On May 19, attorneys finished filing briefs in the U.S. Court of Appeals for the Eighth Circuit regarding a Nebraska law banning corporate farming.
The case is an appeal from the federal district court in Nebraska, which in December 2005 ruled the state’s corporate farming ban violates the U.S. Constitution’s Commerce Clause and the Americans with Disabilities Act.
Property Rights Restrictions
Nebraska’s Initiative 300 (I-300), enacted in 1982, bans corporations from acquiring farmland or participating in the act of farming. Exceptions are made for corporations created and run by family farmers.
I-300 proponents claim the law is necessary to preserve family farms, which can have difficulty competing against corporate farms that produce crops and raise livestock more economically due to economies of scale and efficiency. Proponents of the ban also claim it is necessary to protect the environment, asserting that family farmers are better stewards of land and natural resources than corporations are.
During the past few years, several persons challenged the initiative in federal district court. They have claimed it infringes on individuals’ rights to own and sell property and their rights to equal treatment in obtaining financing for farming activities and in training apprentices to manage farmland (particularly in the case of retiring family farmers).
Infringing on Interstate Commerce
According to a December 15, 2005 decision of the federal district court in Nebraska, substantial evidence showed I-300 violated the U.S. Constitution’s Commerce Clause, which prohibits states from enacting laws that discriminate against or unduly burden interstate commerce. According to the court, the purpose underlying I-300–as expressed to voters through speeches, radio broadcasts, and news articles during the petition process and preceding the ballot vote–was to prevent “outside investors” from purchasing Nebraska farmland.
Accordingly, the court ruled, “there is substantial evidence to support the premise that Initiative 300 was conceived and born in a protectionist fervor. The ballot title and the language of Initiative 300 alone are persuasive evidence that Initiative 300 had a discriminatory purpose … clearly indicat[ing] that people living and working in Nebraska, and their families, will be given favored treatment.
“Initiative 300 on its face, therefore, favors Nebraska residents, and people who are in such close proximity to Nebraska farms and ranches that a daily commute is physically and economically feasible for them,” the court explained.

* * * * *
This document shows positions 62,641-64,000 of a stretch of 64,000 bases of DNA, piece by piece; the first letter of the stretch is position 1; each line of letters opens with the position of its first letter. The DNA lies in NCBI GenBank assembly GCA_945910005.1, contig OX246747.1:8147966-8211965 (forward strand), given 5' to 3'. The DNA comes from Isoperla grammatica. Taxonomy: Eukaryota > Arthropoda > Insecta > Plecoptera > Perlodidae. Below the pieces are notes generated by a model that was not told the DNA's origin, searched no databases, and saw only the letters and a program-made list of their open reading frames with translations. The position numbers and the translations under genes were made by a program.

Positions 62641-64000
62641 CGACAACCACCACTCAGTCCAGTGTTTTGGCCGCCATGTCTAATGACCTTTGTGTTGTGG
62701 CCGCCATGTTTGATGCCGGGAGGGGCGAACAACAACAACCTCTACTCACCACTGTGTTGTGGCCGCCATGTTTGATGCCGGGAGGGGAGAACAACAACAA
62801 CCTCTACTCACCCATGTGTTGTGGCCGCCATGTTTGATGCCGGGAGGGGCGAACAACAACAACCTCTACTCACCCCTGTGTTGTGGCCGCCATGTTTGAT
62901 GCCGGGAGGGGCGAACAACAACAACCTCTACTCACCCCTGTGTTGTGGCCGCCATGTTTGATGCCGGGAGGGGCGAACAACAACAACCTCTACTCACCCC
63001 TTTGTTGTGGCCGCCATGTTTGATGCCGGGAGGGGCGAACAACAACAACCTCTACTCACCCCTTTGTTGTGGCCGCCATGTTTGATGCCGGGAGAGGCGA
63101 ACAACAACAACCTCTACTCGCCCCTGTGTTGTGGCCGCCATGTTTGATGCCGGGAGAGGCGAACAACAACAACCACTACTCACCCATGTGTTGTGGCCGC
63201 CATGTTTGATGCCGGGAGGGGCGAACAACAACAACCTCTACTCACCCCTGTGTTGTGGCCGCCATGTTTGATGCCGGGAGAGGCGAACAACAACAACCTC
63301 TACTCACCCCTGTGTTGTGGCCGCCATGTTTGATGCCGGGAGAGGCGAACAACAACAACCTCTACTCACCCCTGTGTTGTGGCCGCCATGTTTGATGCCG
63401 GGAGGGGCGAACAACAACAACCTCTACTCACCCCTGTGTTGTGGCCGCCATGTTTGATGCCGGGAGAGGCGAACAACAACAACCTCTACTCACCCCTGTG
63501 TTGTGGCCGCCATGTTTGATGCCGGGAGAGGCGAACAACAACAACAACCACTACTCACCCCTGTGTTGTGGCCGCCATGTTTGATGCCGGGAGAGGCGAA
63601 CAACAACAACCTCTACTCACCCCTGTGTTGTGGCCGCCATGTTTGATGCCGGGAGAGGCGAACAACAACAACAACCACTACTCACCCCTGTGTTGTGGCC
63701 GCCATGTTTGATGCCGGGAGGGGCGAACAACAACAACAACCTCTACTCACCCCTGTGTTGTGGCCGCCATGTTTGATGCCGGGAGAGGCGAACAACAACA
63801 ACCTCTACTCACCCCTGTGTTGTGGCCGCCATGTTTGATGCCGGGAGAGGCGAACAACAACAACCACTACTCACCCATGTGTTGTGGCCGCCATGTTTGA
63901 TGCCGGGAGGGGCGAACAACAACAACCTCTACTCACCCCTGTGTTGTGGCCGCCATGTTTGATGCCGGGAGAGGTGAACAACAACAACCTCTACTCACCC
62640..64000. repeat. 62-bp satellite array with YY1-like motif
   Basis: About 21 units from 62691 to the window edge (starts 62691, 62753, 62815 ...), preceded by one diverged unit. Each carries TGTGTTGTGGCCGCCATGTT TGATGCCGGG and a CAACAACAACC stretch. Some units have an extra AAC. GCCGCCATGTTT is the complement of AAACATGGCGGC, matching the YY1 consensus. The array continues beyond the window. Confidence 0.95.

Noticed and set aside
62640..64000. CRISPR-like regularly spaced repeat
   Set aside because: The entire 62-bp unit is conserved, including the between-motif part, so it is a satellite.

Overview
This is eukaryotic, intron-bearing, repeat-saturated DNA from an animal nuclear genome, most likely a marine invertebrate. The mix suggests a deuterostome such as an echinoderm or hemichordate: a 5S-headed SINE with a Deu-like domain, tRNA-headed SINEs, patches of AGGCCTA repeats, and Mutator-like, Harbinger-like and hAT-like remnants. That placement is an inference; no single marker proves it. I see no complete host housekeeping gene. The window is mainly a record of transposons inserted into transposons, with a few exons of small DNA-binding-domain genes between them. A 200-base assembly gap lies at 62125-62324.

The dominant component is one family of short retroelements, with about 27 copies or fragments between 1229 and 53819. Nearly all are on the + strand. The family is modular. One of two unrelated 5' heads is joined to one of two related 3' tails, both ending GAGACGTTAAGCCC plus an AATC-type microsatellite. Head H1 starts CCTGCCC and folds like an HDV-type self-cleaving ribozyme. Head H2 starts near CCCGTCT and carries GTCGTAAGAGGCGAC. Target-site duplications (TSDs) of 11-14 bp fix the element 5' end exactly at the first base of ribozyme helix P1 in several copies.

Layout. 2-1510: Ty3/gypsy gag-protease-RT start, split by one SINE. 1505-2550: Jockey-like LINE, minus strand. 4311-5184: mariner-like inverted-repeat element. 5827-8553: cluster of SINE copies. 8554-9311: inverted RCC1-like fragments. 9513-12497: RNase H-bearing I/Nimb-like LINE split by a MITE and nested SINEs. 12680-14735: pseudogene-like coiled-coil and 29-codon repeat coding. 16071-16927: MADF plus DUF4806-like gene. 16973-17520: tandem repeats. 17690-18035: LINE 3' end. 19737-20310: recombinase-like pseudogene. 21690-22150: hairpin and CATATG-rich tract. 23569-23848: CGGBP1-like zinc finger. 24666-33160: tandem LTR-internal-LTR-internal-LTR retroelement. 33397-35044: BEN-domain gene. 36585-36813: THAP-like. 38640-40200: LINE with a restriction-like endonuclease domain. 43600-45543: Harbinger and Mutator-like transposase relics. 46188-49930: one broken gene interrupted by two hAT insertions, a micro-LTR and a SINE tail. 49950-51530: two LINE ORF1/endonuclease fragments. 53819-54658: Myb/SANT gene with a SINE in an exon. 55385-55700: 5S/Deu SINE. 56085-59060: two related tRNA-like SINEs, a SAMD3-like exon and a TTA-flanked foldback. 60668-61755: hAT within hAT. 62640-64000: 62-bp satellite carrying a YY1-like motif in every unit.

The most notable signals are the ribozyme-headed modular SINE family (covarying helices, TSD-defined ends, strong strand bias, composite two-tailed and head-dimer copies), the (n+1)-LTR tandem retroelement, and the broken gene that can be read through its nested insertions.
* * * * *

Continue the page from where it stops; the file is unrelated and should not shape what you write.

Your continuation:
“Such discrimination based on origin causes a state to ‘isolate itself from the national economy,’ and constitutes facial discrimination under the dormant Commerce Clause,” added the court. The dormant Commerce Clause is the legal principle, as interpreted by the Supreme Court, that implicit in the Commerce Clause is the corollary that authority over interstate commerce is reserved to the U.S. Congress alone, and that states may not engage in state-vs.-state economic protectionism. The court’s statement indicates I-300 has just such an impermissible effect.
Moreover, ruled the court, I-300 violates the Americans with Disabilities Act.
Among the plaintiffs challenging the law were persons with mobility impairments that made it impossible for them to continue actively farming their property. Under I-300, mobility-impaired farmers who could no longer live on and farm their land could not form limited liability corporations to achieve the same economic benefits as non-disabled farmers who could live on and farm their land were able to obtain.
Lesser Restrictions Not Considered
Regarding I-300 proponents’ stated concerns for protecting the environment and the family farm lifestyle, the court ruled the state failed to consider other means of achieving these goals. For example, “one might question whether environmental regulations were considered as a less drastic and perhaps more effective alternative,” stated the court.
“If the drafters’ concern was the promotion of local economic development, one might question whether requiring family farm and ranch limited-liability entities to hire resident managers or to lease to qualified tenants was considered as a less drastic and perhaps more effective alternative,” the court added.
“I don’t see how taking away property rights through I-300 helps Nebraska family farmers,” said Sterling Burnett, senior fellow at the National Center for Policy Analysis. “They are competing with products produced in the world market, where corporate farms do exist. The real effect of the law is to foreclose management and conveyance options that previously existed. It benefits the family farmer to have an apprentice run the farm or to sell the farm to the highest bidder upon retirement.”
Now that briefs have been filed with the federal appellate court, the court will determine whether oral arguments are necessary. It will likely render its decision near the end of 2006 or in 2007.
James Hoare ([email protected]) is an attorney practicing in Syracuse, New York.